‘IT COMES AT NIGHT’ (2017) Movie Review – More Of A Psychological Survival Drama Than Horror

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It Comes at Night is written and directed by Trey Edward Shults and stars Joel Edgerton as a man who has secured himself and his family inside their home shielding themselves from an unknown threat in the outside world and their domestic order is tested when a family arrives seeking refuge. Now firstly this movie from a technical standpoint is incredible, there’s great cinematography, an eerie score, good use of lighting, and I wouldn’t expect more from an A24 production. Now this thing is labelled as being first and foremost a horror, although I’d say this is more of a survival drama/thriller character study with some horror/thriller themes woven into the story here and there. The horror elements when integrated are chilling, intense, and will no doubt have you on the edge of your seat in suspense. The more character centric content which makes up the majority of the film is less thrilling, it isn’t bad, but I found myself wanting a more consistent tone where the current tone dips into some darker stuff here and there but never goes full on until the final act.

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One of the problems this film doesn’t have is bad performances, every member of this small cast was awesome in selling the terror they’re all going through and they all have their shining moments. There is also a very good amount of great dialogue scenes between characters that do well in adding some human tension to the story, much of this is delivered by the talented Joel Edgerton. Edgerton is undoubtedly incredible here, he has a knack for disappearing into a number of his roles and this is no exception as he is terrifying when he needs to be and sells the humble side of his character just as well. Despite Edgerton being the standout, Riley Keough, Christopher Abbott, Carmen Ejogo, and Kelvin Harrison Jr. make up the rest of the cast and all play their part in the story. Keough is probably the one who doesn’t have the most memorable solo moment but she brings the drama and the emotion when she is called to do so. Despite the performances being great and all having intriguing individual moments looking into their personalities, as a whole I wasn’t as invested in the story as I wanted to be.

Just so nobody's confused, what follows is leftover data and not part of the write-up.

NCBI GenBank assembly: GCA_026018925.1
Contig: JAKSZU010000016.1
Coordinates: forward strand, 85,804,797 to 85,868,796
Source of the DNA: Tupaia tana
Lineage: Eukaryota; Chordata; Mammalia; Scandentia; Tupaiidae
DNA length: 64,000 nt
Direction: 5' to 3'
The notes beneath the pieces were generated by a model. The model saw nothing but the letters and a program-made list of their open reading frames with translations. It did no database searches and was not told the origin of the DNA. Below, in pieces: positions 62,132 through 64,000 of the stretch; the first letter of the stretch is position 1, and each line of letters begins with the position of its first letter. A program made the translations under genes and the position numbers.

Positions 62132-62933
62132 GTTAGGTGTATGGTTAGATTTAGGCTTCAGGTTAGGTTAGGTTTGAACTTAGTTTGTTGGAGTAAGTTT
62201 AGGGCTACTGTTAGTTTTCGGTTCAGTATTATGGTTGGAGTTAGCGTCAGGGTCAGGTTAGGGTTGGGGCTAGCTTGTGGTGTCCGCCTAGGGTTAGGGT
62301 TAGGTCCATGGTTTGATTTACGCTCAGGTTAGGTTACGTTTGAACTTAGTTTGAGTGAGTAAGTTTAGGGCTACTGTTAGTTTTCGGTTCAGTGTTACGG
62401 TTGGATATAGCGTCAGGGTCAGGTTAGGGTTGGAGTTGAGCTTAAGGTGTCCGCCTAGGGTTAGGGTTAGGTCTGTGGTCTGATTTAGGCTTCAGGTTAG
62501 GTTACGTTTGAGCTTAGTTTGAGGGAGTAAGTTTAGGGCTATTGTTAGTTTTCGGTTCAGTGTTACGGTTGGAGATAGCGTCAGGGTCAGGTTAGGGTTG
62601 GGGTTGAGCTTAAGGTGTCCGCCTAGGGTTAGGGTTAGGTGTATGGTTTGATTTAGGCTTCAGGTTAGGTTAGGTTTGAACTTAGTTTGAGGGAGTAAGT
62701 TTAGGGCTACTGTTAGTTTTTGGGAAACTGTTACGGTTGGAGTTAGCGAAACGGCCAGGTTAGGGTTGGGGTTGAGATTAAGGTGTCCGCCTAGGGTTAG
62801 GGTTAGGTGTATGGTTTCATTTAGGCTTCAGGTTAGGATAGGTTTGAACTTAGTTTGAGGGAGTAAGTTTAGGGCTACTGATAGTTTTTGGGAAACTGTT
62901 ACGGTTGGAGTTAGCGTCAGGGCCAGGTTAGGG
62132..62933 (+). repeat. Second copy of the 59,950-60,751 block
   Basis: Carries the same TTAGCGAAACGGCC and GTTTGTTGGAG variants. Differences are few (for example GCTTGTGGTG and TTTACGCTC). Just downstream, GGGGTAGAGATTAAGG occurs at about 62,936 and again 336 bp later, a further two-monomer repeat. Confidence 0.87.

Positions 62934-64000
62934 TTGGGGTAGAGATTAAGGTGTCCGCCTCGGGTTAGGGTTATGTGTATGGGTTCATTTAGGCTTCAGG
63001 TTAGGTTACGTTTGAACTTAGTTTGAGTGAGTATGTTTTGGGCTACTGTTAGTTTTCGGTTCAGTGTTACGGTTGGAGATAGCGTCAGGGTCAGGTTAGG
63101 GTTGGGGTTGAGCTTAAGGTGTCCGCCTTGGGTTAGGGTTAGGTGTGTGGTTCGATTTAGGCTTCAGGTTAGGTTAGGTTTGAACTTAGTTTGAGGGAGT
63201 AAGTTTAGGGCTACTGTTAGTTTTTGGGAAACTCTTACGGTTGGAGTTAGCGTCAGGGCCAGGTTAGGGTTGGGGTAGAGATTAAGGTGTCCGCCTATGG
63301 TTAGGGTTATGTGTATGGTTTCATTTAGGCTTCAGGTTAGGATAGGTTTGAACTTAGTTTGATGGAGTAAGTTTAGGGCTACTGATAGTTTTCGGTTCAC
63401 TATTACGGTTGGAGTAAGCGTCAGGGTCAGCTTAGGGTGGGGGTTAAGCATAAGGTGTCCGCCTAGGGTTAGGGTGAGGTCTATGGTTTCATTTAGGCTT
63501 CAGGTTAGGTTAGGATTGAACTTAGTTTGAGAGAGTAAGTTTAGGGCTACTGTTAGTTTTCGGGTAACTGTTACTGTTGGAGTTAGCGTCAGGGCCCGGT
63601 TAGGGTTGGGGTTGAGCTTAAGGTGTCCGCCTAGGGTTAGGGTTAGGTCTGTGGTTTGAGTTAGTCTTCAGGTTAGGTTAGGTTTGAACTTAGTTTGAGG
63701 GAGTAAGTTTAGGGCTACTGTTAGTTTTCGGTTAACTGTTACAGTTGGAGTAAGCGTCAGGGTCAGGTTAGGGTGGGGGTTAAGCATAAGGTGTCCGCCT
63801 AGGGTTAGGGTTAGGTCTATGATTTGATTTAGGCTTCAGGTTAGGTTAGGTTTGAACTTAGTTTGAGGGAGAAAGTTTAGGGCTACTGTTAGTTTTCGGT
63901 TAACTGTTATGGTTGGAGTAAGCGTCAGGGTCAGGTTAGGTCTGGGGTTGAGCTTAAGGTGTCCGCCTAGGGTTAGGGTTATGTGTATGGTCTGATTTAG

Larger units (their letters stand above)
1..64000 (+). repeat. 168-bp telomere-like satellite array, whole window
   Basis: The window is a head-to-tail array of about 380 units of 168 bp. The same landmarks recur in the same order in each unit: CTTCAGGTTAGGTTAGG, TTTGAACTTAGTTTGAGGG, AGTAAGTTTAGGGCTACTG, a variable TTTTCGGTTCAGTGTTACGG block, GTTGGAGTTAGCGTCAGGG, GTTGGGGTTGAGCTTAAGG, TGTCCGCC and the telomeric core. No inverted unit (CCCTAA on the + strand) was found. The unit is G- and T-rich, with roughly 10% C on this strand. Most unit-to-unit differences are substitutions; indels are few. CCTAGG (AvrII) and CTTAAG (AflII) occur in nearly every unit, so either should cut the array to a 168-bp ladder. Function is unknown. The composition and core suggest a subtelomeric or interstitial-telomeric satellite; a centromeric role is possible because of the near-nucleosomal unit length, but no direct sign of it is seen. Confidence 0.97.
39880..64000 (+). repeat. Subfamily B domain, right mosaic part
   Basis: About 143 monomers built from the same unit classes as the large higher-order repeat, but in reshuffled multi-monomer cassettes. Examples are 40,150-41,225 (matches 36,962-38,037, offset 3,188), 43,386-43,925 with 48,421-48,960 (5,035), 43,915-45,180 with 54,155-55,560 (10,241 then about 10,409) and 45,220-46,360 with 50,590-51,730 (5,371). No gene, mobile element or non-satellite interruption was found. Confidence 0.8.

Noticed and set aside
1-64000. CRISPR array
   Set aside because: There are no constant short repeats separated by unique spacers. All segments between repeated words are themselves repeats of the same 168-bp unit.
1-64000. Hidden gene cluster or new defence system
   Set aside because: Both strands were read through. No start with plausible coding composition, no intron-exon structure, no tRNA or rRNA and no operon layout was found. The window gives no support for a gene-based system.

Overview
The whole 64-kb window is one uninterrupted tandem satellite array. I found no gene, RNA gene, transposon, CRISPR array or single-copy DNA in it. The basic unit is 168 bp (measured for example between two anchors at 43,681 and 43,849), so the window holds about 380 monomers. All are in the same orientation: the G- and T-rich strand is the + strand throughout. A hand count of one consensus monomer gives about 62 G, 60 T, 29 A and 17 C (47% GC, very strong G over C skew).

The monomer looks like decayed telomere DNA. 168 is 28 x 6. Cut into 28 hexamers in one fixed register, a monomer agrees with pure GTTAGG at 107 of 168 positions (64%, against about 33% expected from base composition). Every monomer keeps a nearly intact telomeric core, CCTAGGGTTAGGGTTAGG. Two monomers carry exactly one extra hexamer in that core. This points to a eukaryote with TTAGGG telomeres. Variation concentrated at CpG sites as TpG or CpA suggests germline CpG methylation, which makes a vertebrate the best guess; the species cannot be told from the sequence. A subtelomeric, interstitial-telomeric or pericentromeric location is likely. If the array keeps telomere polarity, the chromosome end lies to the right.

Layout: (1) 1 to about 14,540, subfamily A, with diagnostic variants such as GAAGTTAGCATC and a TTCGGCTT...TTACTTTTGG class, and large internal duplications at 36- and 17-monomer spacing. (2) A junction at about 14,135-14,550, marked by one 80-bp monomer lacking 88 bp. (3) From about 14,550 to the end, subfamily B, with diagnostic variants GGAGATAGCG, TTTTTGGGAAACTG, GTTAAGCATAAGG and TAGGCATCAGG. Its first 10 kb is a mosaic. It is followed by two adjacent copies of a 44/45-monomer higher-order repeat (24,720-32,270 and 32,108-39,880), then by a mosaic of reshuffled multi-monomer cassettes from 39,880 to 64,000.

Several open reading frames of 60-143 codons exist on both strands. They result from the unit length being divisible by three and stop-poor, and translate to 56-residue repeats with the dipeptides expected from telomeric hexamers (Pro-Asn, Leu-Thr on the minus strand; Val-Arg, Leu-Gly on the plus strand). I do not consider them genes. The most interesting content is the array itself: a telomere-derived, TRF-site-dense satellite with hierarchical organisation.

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The film starts off and sets this dark gruelling tone that hooked me instantly and had me excited for what was to come. But then it slowly pulls back on the outright horror elements and lets the more character centric moments take centre stage. For the rest of the first and second acts there are moments here and there that are really terrifying, many of these moments involve more atmospheric personal/human terror as oppose to jump scare material. And in these moments I was engaged but these moments are few and far between and my attention was wavering between these key scenes. I have to say I was never bored by any of the slower character building dialogue scenes but I found myself wanting things to move on sooner rather than later. The final act or more specifically the last 20 minutes is riveting right to the final shot and delivers on what I wanted the whole or the majority of the runtime to deliver on. As I mentioned, in terms of the cinematography, the lighting, the score, and essentially every technical aspect it was near flawless and that really did help me keep invested when I was somewhat drifting out of it.

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So in the end, It Comes at Night delivered on some of the thrills and chills I expected but not to the extent that I hoped I’d get. A24 time and time again delivers on great original films and although this may not be as incredible as some of their previous releases it’s still a good solid entry. If it’s straight up horror you are looking for, that is not at all what this is, it does have those elements but it focuses a lot more on character and style and trying to slowly build tension as oppose to modern horror jump-scares. So just know what to expect before going in and you won’t be disappointed or misinformed.

6.1/10

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